They loved each other. Chillingworth was thought to be dead. If Dimmesdale has accepted it, Hester thought of it as a “union” of their love and Hawthorne wants us to believe that they truly loved each other, then why doesn’t it deserve the reader’s sympathy and acceptance. Hawthorne goes as far as to say that “This had been a sin of passion, not of principle, not even purpose (187).” If he along with Hester and Dimmesdale views this adulterous
Iago makes several false promises to Roderigo and he does not expose Iago because he is desperate for love. If Roderigo exposed Iago when he said he would, a lot of misfortune would not have occurred. Therefore, Roderigo demonstrates the dark side of human nature by being jealous and unintelligent. To conclude, the dark side of human nature is demonstrated by Iago who is selfish, Brabantio who is doubtful, and Roderigo who lacks cleverness. William Shakespeare’s Othello shows how easy it is to let emotions take over one’s mind.
The ways in which Van Helsing and Seward customarily address Lucy with pet names and terms of endearment, is the same as how an adult would treat a child that denies their maturity. In spite of the fact that these appear affectionate on the surface, it is a manipulative tactic exercised frequently by the band of men. Whether or not they are aware that they are doing such, revoking Lucy of her name strips her of her identity and, essentially, her authority over her personhood. Women in Victorian could only be two things; either you were a pure woman or you were a fallen woman. Lucy can only be one or the other, it was not common for women of the time to possess the traits of both types.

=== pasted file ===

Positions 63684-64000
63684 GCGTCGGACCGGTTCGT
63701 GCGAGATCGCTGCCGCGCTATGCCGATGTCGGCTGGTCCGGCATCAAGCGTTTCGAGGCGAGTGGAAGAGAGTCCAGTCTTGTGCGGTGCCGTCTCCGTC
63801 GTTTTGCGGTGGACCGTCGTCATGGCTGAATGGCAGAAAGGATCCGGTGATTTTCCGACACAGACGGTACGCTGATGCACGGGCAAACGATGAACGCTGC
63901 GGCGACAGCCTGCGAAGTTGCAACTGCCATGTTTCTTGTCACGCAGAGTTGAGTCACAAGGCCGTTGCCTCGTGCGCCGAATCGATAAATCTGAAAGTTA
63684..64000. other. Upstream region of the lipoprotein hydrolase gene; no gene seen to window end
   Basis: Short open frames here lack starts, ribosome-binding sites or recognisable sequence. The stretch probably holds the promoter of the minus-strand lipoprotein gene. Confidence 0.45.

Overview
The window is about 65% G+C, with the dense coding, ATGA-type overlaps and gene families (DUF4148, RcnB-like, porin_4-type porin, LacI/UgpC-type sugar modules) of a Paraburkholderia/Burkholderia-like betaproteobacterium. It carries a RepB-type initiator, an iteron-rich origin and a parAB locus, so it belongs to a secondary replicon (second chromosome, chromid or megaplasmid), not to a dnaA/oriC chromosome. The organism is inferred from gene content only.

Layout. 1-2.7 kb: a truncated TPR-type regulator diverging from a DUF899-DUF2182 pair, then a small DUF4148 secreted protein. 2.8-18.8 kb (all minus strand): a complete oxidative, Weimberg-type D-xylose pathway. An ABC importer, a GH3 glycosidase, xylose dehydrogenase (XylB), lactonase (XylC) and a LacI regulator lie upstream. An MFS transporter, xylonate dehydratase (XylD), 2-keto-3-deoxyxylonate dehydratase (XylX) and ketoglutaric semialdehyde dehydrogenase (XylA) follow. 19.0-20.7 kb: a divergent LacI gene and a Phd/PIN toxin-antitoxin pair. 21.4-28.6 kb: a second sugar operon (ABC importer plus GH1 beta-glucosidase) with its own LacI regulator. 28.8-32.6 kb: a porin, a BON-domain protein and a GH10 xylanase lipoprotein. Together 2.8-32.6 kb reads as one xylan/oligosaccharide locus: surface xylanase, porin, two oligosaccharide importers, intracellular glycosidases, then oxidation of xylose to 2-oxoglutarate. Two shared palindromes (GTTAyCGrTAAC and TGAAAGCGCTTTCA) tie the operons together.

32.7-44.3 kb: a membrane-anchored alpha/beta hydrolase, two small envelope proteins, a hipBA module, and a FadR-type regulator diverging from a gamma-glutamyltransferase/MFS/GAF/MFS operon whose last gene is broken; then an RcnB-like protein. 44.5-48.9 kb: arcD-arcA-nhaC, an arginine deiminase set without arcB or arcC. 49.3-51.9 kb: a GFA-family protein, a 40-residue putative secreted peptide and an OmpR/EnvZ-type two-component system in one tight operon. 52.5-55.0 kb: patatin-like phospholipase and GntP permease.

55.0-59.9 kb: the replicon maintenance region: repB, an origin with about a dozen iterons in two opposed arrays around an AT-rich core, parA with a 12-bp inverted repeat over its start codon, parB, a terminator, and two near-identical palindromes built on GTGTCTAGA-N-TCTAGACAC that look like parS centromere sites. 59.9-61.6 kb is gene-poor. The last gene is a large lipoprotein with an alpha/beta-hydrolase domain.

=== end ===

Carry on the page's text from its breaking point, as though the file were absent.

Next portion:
Edward Rochester is a talented man; what he lacks in beauty he makes up for in other areas. Jane describes Rochester’s appearance as having “stern features and a heavy brow; his eyes and eyebrows looked ireful and thwarted” (Bronte 214). Even though Jane is no beauty herself, she still critiques others appearance, but she does not judge them for it. After his bad first impression and ugliness, Rochester decides to treat Jane with the highest level of respect that she has seen in her entire life. After some light conversations, Rochester has found himself in love with Jane because of her mind.